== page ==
Academics

Academic Overview

Strong academics are only the start

The academic program is challenging in a culture of high expectations. At Country School, education is much more than gaining knowledge. It is about learning to put knowledge into action. Students are not only taught answers, they are taught to value a well-formed question. 
 
This is not easy work. It requires exceptional teachers who fully understand the children they teach because a child who is deeply known can be deeply taught. 

Introduction. Practice. Mastery. Application.

Learning is woven together in inextricable ways combining math, science, literature, world cultures and languages, creative arts, and athletics to examine real-world problems and ethical dilemmas through multiple lenses.
 
Students master foundational skills and develop a full appreciation of concepts which can then be applied to novel situations in new subject matter or in deeper, more advanced levels of the same subject.
 
Deep learning is achieved through this cyclical process in each division that builds and broadens to more advanced levels as students are ready.

Character Skills - Layered On Top and In Between

Thoughtfully layered on top and in between are character skills – fundamental skills for success in life – such as teamwork and time management. Each step of the way, they are building a solid foundation for the future with ample time to practice, to try and fail, to try again and succeed.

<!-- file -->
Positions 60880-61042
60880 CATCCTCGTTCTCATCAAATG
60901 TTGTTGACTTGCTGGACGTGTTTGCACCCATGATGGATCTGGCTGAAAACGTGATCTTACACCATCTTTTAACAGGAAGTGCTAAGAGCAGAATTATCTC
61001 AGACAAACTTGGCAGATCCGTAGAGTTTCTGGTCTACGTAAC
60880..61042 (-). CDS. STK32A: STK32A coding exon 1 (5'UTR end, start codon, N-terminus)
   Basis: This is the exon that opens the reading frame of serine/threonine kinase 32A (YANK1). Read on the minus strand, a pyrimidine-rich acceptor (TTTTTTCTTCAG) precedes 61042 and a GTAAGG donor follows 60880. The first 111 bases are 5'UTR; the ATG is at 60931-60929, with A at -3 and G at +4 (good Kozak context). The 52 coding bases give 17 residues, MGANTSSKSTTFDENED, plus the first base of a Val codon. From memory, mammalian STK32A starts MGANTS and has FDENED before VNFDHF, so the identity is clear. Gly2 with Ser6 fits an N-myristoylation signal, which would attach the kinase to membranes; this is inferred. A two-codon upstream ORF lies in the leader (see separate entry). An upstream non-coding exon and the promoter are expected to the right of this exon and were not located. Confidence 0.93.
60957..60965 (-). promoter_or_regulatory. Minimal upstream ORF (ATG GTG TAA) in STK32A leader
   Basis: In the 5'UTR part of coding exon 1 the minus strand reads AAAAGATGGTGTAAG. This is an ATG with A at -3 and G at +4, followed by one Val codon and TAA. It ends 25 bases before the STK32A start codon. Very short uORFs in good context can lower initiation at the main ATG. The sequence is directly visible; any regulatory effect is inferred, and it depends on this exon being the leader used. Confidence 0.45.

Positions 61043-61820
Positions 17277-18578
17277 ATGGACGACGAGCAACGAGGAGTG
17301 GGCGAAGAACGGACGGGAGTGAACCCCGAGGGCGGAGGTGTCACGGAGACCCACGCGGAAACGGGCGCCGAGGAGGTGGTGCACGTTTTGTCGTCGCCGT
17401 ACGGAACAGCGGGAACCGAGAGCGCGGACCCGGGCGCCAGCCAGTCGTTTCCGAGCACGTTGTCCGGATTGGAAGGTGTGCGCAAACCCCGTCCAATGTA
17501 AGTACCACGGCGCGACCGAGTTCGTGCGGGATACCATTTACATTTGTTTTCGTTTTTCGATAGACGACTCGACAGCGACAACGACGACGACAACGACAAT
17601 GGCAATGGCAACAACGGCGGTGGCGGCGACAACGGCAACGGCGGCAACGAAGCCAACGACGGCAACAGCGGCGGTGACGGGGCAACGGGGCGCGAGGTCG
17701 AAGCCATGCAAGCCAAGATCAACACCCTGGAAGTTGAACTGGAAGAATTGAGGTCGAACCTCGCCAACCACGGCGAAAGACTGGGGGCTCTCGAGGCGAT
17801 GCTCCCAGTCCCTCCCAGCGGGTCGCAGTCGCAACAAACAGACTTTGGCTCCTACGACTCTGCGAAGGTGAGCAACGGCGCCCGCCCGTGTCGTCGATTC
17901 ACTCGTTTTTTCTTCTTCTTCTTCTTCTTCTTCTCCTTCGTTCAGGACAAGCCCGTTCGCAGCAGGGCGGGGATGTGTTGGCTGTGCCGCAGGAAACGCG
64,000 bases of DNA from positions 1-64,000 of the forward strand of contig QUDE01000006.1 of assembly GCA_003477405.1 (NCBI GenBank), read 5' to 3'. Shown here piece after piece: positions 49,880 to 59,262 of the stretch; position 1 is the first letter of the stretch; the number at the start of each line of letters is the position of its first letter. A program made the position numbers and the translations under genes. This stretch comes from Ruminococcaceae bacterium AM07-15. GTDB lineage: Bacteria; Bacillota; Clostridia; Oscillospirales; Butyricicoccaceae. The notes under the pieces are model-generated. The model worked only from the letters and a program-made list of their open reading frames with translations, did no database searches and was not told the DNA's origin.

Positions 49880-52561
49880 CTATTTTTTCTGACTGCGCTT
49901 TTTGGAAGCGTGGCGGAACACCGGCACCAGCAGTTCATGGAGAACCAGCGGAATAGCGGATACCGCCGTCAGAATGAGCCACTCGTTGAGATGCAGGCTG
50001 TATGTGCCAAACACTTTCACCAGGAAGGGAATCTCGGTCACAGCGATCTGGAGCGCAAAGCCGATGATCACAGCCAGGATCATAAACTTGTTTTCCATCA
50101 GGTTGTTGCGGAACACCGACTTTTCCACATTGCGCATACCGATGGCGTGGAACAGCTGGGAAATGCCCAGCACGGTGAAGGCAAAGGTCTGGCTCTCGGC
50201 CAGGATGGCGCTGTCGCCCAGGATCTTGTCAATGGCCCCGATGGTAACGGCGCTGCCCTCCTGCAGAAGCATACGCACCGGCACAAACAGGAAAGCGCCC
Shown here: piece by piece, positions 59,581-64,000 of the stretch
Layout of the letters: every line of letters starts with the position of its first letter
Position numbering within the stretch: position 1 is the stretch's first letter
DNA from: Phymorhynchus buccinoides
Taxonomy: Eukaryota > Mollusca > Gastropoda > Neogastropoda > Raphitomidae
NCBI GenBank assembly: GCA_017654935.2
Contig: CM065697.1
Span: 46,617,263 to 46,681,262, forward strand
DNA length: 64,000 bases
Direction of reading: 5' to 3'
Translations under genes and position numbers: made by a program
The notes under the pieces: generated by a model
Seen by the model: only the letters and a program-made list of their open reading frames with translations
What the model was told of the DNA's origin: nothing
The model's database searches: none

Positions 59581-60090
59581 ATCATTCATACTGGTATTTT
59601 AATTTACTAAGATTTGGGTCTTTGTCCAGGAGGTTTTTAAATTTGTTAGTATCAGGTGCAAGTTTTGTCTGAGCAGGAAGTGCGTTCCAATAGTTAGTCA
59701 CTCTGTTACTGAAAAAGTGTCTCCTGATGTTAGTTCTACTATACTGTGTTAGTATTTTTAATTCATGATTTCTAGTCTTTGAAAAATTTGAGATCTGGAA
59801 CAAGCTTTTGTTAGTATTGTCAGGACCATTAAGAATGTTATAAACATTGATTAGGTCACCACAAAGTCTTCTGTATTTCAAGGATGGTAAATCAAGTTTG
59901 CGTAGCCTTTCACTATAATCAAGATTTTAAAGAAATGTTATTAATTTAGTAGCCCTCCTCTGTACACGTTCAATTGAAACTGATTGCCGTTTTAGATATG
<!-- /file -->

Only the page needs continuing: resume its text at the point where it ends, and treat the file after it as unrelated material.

• In third grade during the read aloud of Because of Winn-Dixie, students are asked to respond to questions such as “What leads some people to persevere while others give up?”
  • In early grades grade, students solve open-ended math problems, such as “If there are 10 t-shirts, some red and some blue, what are all of the different combinations of red and blue t-shirts that could be on the rack?” These types of problems require creative thinking and resilience because it may take a few attempts before a child reaches a solution.
  • In sixth grade, while learning about Leonardo da Vinci, the students were encouraged students to build on generate their own ideas for inventions, further deepening their understanding of his work.
  • In ninth grade, students draw upon their ethics and teamwork skills, as they debate whether or not Andrew Jackson should be on the $20 bill.